Jewellery specialist Joanna Hardy gives an insider’s look into the magnificent world of rubies.
NOVEMBER 1, 2017 | BY JOANNA HARDY
“There is no coloured gemstone that fuels passion more than a ruby,” says author and jewellery specialist Joanna Hardy, who recently penned Ruby, a book commissioned by leading coloured gemstones supplier Gemfields. In this ambitious project, Hardy takes readers on a journey from the ancient mines of Burma, along the harsh terrain of the silk trading routes of China, to the most exciting recent ruby deposit discovered in Mozambique.
She examines the extraordinary, ancient cutting and polishing techniques, before leading readers to historical courts and palaces where rubies have been sourced and bought from intrepid gemstone dealers by royalty, dignitaries and the social elite throughout history.
During a stop in Hong Kong to launch Ruby, we take the opportunity to talk to Hardy to learn more about this magnificent red stone.
Where are the main sources of rubies?
Mozambique has one of the main deposits, which was discovered less than a decade ago. Mogok and Mong Hsu in Myanmar are still yielding rubies, as well as some other countries—Tanzania, Kenya, Tajikistan, Madagascar, Malawi and Sri Lanka. Very few rubies are being found in Thailand and Cambodia these days.
Are rubies from some sources better than others?
Traditionally, the Burmese ruby has been revered, but this is in part due to their high content of chromium—the ingredient that makes the stones glow red—and the history of the mines. When Thai stones began to be mined commercially in the 1960s, people thought they looked different because they have a lower chromium content. They were beautiful in their own right, but people still favoured Burmese. With the Mozambique mine, we now have the opportunity to see many more bright stones and we can say that origin doesn’t matter. It is important to remember that you can get stones of both high and lower quality from every mine, including those in Myanmar.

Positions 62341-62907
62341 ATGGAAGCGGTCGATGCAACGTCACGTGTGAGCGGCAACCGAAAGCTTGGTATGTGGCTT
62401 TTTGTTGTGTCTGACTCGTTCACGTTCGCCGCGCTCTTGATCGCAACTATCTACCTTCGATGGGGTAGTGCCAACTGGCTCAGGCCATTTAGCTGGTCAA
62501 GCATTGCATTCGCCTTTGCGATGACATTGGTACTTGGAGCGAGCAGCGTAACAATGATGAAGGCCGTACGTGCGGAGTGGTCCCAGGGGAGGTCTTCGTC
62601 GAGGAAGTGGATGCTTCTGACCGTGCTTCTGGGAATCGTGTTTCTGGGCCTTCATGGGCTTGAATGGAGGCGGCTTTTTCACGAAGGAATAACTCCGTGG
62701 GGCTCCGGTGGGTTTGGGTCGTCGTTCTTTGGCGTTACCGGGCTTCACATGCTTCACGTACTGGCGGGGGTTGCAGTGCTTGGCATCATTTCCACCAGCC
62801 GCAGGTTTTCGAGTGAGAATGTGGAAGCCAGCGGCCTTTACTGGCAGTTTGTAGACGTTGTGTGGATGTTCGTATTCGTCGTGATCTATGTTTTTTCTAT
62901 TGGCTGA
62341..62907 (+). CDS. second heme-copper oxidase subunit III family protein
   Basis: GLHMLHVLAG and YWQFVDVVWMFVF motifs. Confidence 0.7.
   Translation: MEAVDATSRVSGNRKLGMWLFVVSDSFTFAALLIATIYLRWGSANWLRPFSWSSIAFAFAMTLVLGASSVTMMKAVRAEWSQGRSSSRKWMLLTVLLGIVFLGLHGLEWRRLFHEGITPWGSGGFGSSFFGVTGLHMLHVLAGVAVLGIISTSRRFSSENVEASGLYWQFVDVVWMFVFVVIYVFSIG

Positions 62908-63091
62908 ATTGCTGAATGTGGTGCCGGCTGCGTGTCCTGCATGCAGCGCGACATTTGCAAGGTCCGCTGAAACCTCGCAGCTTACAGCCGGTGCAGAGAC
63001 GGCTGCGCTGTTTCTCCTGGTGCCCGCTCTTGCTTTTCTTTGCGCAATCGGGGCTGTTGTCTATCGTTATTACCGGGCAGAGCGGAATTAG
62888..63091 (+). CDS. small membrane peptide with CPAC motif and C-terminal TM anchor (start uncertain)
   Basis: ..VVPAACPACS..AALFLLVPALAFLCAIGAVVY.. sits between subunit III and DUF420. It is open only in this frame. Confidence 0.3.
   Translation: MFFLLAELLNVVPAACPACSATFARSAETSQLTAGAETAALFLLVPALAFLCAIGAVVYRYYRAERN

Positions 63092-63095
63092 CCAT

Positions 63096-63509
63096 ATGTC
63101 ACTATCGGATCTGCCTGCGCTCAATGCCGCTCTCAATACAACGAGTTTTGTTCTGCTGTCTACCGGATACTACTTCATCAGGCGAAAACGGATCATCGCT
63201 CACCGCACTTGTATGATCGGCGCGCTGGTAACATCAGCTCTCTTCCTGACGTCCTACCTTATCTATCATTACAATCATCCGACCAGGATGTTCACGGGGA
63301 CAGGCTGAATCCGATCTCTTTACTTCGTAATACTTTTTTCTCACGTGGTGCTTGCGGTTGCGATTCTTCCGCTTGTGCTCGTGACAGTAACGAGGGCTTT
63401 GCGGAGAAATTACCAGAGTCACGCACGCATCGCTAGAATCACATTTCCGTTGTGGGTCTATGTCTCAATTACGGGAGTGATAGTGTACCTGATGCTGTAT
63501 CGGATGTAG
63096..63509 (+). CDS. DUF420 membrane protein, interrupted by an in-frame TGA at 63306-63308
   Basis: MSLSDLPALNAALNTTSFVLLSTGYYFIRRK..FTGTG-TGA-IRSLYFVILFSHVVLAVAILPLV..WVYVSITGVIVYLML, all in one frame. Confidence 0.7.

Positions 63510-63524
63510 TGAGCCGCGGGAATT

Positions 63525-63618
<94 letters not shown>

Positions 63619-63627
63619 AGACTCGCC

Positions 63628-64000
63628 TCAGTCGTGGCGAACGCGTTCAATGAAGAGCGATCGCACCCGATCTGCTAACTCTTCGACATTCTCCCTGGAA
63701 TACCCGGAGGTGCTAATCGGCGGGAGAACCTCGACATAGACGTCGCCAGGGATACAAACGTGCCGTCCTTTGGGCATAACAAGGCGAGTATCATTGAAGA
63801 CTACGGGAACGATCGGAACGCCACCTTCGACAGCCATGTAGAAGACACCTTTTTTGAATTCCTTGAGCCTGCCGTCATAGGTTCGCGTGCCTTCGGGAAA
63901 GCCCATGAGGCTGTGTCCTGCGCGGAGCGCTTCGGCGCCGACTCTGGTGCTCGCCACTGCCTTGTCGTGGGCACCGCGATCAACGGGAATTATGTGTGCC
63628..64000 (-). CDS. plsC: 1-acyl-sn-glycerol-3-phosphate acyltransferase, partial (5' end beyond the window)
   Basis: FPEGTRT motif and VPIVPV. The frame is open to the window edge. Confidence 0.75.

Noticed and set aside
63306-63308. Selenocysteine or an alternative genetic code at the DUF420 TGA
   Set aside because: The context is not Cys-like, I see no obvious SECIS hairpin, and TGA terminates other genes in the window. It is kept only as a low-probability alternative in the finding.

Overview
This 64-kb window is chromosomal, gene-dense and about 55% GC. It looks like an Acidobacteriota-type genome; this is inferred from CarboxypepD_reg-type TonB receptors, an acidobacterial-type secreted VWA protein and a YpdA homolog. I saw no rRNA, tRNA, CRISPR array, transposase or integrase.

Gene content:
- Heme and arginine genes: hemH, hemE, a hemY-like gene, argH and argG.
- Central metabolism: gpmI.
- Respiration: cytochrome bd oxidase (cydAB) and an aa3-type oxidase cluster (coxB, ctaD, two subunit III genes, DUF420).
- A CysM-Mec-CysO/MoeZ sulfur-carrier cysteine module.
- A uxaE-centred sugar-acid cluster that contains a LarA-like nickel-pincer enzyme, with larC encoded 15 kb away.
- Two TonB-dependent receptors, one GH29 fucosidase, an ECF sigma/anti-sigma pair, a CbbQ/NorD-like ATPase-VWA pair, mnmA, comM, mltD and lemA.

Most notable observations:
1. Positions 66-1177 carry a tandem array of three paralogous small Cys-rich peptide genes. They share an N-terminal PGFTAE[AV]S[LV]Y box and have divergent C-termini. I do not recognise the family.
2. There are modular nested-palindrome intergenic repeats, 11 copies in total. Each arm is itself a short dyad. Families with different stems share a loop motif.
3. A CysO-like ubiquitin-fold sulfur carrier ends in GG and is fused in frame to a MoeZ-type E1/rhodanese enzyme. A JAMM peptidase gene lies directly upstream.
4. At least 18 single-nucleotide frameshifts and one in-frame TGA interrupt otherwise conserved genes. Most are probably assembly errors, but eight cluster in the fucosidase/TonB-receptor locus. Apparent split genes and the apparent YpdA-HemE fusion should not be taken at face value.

How are rubies graded?
Rubies are not graded like diamonds; it is a much more subjective process. The value depends on the inclusions and the colour. Generally, the more inclusions a stone has, the lower its value. Most people look for a vibrant red without brown or blue tones, as these seem to affect the price. I am pleased there isn’t a specific grading system as it means it is up to the purchaser whether they like the stone or not.
What are the main issues when buying ruby jewellery?
If it is a piece with one principal ruby, you should get a certificate from a recognised laboratory for that main stone, stating whether it has been heated or treated in any way. Treatments are not detrimental if they are disclosed. Having no inclusions that reach the surface is important, too, as they can weaken the stone.
Is there an ideal cut for rubies?
I think cushion shape is the best cut because the facets allow the play of colour within the stone to maximise the ruby’s potential, so we get the full impact of the colour.
How and where does one buy an unset stone?
Don’t go off to buy from the source unless you are an experienced gemmologist. It is unlikely that you will get the stone any cheaper and it would be difficult to return it if there were any problems. Go to a reputable jeweller belonging to a recognised gemmological association, or to an independent jeweller with whom you have a good relationship; let them find the stone for you to approve.
Any tips for having a bespoke piece of jewellery made?
Either you have an idea and therefore a design already, in which case you need to find a workshop that can make it, or you can choose a designer whose style you like and have them design and make it for you. Not every house does bespoke jewellery, so you need to find one that has their own workshop—so you know where the piece is being made and you can be included in the process.
Article from Hong Kong Tatler.